│ Single.just("Hello")        │ Maybe.just("Hello")            │ Completable.fromRunnable(       │
 │ .subscribe(...);            │   .subscribe(...);             │   () -˃ runProcess() )          │
 │                             │                                │ .subscribe(...);                │
 ├─────────────────────────────┼────────────────────────────────┼─────────────────────────────────┤
 │ Emits a single item         │ Emits (or not)a single item    │  does not receive any emissions │
 ├─────────────────────────────┼────────────────────────────────┼─────────────────────────────────┤
 │ºSingleObserverº             │ ºMaybeObserverº                │ ºCompletableObserverº           │
 │ .onSubscribe(Disposable d); │  .onSubscribe(Disposable d);   │  .onSubscribe(Disposable d);    │
 │ .onSuccess(T value);        │  .onSuccess(T value);          │  .onComplete();                 │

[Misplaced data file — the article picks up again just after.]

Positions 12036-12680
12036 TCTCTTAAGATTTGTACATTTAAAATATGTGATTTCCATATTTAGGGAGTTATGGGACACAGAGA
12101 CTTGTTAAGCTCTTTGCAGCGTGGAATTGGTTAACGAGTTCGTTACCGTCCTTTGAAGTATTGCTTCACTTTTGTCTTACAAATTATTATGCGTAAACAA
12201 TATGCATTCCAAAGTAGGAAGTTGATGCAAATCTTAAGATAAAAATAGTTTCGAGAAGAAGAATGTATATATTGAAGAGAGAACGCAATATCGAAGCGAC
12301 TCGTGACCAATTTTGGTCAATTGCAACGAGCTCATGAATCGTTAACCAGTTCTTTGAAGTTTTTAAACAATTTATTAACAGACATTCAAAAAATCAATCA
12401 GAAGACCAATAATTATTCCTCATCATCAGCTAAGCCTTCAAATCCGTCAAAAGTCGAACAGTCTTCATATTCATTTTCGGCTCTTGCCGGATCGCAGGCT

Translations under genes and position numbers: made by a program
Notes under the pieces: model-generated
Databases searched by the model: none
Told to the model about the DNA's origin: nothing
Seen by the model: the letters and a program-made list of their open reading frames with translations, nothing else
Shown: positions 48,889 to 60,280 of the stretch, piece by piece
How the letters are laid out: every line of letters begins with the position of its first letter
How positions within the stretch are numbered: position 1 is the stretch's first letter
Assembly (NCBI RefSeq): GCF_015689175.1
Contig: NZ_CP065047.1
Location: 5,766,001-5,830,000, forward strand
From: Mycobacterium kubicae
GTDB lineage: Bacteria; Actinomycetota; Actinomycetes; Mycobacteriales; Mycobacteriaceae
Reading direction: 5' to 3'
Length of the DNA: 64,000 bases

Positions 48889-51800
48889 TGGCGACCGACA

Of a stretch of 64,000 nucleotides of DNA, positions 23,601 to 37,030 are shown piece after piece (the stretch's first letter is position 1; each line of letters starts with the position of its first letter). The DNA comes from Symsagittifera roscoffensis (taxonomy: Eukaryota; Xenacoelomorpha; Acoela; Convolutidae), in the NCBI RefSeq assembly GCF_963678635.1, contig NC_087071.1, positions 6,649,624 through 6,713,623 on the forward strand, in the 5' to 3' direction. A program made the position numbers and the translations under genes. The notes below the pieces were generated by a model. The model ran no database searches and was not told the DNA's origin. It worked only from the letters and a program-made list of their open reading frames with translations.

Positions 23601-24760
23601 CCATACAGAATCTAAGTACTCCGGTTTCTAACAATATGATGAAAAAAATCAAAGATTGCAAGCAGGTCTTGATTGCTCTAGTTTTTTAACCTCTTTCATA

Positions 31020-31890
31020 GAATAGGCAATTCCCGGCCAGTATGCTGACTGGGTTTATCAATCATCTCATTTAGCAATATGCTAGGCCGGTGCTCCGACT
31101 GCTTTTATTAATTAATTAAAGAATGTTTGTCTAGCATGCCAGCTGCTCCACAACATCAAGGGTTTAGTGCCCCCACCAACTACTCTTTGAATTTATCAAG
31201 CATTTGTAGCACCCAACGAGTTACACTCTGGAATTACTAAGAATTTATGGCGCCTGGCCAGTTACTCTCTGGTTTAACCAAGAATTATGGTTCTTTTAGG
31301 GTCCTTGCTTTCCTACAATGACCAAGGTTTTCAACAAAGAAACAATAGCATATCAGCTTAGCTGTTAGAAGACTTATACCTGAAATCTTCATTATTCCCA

│ .onSuccess(Throwable error);│  .onSuccess(Throwable error);  │  .onError(Throwable error);     │
 │                             │  .onComplete();                │                                 │
 └─────────────────────────────┴────────────────────────────────┴─────────────────────────────────┘

ºCreate Test-oriented observablesº
   Observableº.neverº();
   Observableº.errorº();

ºDerive Observables from source:º
Observable˂Integer˃ lengths  =  sourceº.mapº   (String::length);
Observable˂Integer˃ filtered = lengthsº.filterº(i -˃ i  = 5);

ºcreating an Observer:º
(Lambdas in the source Observable .subscribe can be used in place)